Emphasize the importance of scholarship, relying on classical texts such as the Nordic Eddas to keep in touch with their cultural history. Magic tends to play a lesser role than in Wicca.


What system do neo-pagan religions belong to?

Neo-pagan religions belong to an intricate system of nature religions that are finding an increasing audience among educated, successful urbanites worldwide.


What are 3 psychological roles of religion?

- provide an orderly model of the universe
- reduces fears and anxieties
- positive effect of religion and spirituality on an individual's health


How does religion serve to sanction conduct?

By playing a role in social control, which does not rely on law alone. By deliberately raising people's feelings of guilt and anxiety about their actions, religion helps keep them in line. Religion also sets precedents for acceptable behaviour. Usually, myths portray supernatural beings in ways that illustrate the culture's ethical code in action.


What is the purpose of a society's moral code?

Once it is considered divinely fixed, it lifts the burden of responsibility for conduct from the shoulders of an individual who believes in the divine. It can be a tremendous relief to people to believe that the responsibility for the way things are rests with the gods, rather than with themselves, and that the burden of decision making can be transferred onto the shoulders of the divine.


How does religion help maintain social solidarity within a group?

Participation in rituals, couple with a basic uniformity of beliefs, helps bind people together and reinforce their identification with they own group


How does religion serve a social function with education?

Initiation rites can enhance learning and thus help ensure the perpetuation of a non literate culture's knowledge and history. education also may be served by rites of intensification. Often, such rites involve dramas that portray matters of cultural importance.


How may religions impede education?

The opposition from certain school boards in the U.S.A to the teaching of evolution and the forbidding of women to attend schools in some nations for religious reasons are example of such impediments.


What are revitalization movements?

Social movements, often of a religious nature, with the purpose of totally reforming a society.


True or False: revitalization movements are restricted to the colonial world.



What is mormonism an example of?

revitalization movements


What is the purpose of revitalization movements?

A revitalization movement strives to construct a more satisfying life based on an idealized past. The movement is usually led by a visionary or messiah. The emphasis in this definition is on the reformation no just of the religious sphere of activity but also of the entire social system. Such a drastic solution is attempted when group's anxiety and frustration have become so intense that the only way to reduce the stress is to overturn the entire social system and replace it with a new one.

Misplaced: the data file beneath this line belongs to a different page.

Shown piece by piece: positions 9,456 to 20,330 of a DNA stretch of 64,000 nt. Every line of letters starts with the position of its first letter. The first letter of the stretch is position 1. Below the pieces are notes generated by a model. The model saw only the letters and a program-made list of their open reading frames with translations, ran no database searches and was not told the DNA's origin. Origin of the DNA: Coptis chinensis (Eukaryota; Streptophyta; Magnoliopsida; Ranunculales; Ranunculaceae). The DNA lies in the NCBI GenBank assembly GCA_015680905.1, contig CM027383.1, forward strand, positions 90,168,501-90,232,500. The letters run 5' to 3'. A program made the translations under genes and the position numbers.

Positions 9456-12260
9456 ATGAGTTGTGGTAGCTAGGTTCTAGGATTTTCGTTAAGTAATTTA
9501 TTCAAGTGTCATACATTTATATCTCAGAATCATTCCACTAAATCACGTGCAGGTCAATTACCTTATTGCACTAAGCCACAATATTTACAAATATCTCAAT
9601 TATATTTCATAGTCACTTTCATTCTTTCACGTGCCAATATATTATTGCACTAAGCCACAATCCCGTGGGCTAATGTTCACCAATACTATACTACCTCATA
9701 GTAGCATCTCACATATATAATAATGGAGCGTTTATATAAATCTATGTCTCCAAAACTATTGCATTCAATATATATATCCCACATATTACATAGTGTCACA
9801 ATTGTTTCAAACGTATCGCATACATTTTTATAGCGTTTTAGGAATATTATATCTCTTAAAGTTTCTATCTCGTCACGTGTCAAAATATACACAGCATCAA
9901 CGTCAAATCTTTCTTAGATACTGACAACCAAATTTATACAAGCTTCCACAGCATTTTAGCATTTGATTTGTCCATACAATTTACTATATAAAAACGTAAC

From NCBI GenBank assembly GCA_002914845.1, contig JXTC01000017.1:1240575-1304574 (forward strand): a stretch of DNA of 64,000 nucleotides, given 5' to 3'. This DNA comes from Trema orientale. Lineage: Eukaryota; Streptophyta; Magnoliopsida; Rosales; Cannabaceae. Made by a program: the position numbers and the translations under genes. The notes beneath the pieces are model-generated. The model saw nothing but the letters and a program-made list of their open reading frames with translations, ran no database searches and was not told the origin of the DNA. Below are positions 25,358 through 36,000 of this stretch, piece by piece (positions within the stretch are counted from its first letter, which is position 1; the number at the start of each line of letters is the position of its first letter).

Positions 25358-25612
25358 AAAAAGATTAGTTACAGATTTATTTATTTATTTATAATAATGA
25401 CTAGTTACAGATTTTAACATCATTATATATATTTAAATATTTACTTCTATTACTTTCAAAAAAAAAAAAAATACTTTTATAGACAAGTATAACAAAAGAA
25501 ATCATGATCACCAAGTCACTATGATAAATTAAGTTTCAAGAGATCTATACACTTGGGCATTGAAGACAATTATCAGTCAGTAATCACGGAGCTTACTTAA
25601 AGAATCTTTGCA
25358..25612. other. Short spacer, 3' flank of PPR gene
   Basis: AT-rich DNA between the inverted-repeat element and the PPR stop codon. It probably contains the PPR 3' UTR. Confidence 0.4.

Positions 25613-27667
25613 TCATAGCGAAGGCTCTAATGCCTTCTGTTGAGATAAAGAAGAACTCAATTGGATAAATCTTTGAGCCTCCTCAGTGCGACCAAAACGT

Why should we expect to see a propagation of various revitalization movements in North American society for the next few years?

Because of the numerous sources of anxiety in North American society today, ranging from science and technology to what many regard as a breakdown of the family and morality


What is missionism?

Missionaries have spread around the world, converting, or attempting to convert, indigenous peoples to institutionalized belief systems. This process has caused dramatic changes in the world views and cultural system s of indigenous peoples. Missions is a powerful force of culture change.


In which ways is religious conversion a controversial subject?

On the one hand, the destruction of traditional belief systems and the disruption of cultural systems can lead to serious social problems. On the other, missionaries believe that spreading their teachings is a righteous goal.


What are some positives to missionism?

Missions also provide much needed services. Missionaries sojourn to war-torn and disaster areas to lend much-ceded supplies and medical aid. Nonetheless, the ethics of offering medical aid while attempting to convert desperate people has generated considerable debate.


What is the Dreaming Law and what resulted from missionaries interfering with it?

The Dreaming Law had tightly controlled the lives of the Mardu. Without it, sexual promiscuity and the number of unmarried mothers increased, and conflict, alcoholism,and gambling became rampant in Jigalong. Mardu elders blamed these problems on the loss of the Dreaming Law. A split in the community developed, with some people wishing to modernize and choose a new way of life, and others wanting to uphold the Dreaming Law.